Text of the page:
I do not go to hear about high tech, or grab a sushi plate for lunch. Call me silly. Must not have worked for other people, either, because when they "updated" the fair (agriculture is so passe') and moved it to April (April??) no one else went, either. So now it's back, with nostalgia as a theme.
So I looked at animals, which came from the South County, where there are still ranches. (I'm enough of a farm girl, still, to assess sheep and hogs on the merit of their eating potential. I also commented on a dairy cow that looked underfed, to me.) I ate unhealthy fair food. ;-) I didn't go on any rides, because they were waaaaay overpriced ($4 to ride the ferris wheel!). So I got my Ki adjusted in a 20 minute workover, instead. And felt much de-stressed. ;-)
I went to a cooking demo and sales pitch for West Bend waterless cooking pans, and thought they were a pretty good product and probably worth the money. (I didn't buy any, though.) But some of their spiel was hysterical. Microwaving food destroys 90% of the nutrients in it, they say. (I've heard this urban myth, but now I'm wondering if this is its origin.) The one I *really* liked was that iron is porous, so the black stuff on the outside of it comes from all the germs that pass through the iron and accumulate on the outside. (And all those years, you thought it was carbon, right?) Also interesting to see how they used cult-ish ways of getting people into the buying frame of mind. I think it's nice cookery, but you also wonder if you want to subsidize this sort of sales technique.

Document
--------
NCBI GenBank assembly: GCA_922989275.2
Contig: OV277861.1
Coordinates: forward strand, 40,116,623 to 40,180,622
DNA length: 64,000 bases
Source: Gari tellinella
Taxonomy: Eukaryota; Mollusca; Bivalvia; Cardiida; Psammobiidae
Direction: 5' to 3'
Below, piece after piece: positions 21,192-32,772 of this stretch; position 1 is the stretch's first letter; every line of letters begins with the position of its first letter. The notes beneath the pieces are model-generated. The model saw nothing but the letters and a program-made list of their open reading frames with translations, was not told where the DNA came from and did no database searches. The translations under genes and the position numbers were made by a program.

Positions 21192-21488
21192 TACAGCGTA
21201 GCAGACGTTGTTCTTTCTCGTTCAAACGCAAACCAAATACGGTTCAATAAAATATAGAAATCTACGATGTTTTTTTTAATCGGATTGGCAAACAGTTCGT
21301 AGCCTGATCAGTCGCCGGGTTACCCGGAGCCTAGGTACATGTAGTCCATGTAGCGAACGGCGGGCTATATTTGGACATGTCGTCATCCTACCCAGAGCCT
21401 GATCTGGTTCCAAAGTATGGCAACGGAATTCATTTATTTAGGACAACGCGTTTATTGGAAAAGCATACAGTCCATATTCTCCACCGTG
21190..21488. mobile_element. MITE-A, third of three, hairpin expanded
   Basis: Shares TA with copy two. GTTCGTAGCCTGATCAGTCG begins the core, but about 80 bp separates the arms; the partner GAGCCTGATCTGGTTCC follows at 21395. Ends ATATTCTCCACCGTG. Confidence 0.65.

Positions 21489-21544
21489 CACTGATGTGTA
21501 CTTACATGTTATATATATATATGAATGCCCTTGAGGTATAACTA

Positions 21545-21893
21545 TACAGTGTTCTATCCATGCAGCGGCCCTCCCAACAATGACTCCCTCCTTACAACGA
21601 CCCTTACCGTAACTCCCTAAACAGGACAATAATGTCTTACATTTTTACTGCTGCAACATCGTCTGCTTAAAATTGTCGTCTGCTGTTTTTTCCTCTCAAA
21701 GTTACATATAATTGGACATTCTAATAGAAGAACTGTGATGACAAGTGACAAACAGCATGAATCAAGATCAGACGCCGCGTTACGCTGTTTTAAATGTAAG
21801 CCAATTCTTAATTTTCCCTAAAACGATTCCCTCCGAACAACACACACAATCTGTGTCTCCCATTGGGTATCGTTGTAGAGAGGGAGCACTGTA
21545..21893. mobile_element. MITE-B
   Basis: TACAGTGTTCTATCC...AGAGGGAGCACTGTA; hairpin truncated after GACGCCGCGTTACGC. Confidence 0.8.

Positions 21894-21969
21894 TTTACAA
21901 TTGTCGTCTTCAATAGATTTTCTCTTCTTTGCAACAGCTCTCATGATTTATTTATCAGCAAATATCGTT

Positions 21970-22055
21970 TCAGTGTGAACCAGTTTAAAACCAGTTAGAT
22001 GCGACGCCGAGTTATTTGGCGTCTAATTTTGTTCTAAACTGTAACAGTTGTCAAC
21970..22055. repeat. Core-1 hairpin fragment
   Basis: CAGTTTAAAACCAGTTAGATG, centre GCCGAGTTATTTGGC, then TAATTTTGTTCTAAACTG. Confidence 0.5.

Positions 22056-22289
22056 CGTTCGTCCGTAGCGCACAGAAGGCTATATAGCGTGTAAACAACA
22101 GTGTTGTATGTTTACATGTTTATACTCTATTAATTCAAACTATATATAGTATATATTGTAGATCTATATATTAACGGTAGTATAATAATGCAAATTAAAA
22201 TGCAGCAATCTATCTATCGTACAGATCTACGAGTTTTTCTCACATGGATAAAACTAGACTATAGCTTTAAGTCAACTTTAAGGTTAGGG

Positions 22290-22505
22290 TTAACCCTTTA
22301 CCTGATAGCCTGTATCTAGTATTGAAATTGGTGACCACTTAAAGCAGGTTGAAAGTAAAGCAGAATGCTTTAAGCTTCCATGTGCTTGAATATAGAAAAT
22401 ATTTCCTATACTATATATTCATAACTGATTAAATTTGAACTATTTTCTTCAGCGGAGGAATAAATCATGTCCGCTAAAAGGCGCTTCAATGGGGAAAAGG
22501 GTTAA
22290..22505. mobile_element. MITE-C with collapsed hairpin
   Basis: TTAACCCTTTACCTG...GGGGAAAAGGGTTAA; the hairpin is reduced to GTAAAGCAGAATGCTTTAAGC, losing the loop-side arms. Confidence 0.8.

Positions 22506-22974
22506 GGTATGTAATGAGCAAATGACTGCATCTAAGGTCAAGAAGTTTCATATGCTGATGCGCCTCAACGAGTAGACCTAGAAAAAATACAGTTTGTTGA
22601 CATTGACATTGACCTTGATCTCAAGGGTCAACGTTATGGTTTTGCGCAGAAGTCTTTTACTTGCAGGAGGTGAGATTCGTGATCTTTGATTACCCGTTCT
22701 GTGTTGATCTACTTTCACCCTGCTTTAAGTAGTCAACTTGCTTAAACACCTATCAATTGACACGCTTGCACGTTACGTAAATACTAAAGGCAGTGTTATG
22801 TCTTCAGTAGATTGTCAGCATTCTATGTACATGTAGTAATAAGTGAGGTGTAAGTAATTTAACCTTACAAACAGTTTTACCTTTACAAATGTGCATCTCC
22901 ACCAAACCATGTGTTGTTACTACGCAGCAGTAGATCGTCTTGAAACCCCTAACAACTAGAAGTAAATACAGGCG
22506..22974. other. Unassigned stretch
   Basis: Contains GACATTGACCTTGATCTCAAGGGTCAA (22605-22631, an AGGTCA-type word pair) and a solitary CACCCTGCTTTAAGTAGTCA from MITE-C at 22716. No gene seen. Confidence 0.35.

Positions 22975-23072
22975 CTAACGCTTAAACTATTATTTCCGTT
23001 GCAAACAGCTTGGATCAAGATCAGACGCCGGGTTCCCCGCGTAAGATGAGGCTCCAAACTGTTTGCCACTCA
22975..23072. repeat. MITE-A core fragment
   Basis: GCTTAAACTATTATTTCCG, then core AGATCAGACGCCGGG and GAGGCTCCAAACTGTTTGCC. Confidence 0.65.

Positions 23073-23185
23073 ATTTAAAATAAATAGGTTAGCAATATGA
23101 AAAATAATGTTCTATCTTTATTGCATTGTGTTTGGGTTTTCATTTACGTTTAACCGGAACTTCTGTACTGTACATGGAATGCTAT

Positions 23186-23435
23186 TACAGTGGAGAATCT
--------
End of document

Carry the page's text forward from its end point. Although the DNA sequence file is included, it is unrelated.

There was an exhibit of antique farm machinery (great stuff), and an exhibit of the county fair in the 1950's. Went to a show given by the "Sea Lion Encounter" folks, with a big message of conservation and marine habitat, since it was put on by the University of California.
And just before heading out, I went to their "antiques show" building. Most of this stuff wasn't antiques, because I grew up with it! Sorry, I still think an antique should be at least 100 years old. Foolish prejudice, I know. But in one booth I met the custard cups. Very nice 1940's pyrex custard cups, like I could really use, because I still make *real* custard. The booth owner must have not had much interest in them, and saw the look of zeal. "I can make you a great deal if you want all of them..." It WAS a great deal, $6 for the lot, and I paid him on the spot and chuckled all the way home.
So, I still haven't inventoried all of them, still unpacking and washing. So far, I have 4 oversize flute-rims (I see junket or Danish Dessert here), a couple with molded designs at the edge, four plain, one smaller than normal, and still have more to unpack! Yep, it's custard time!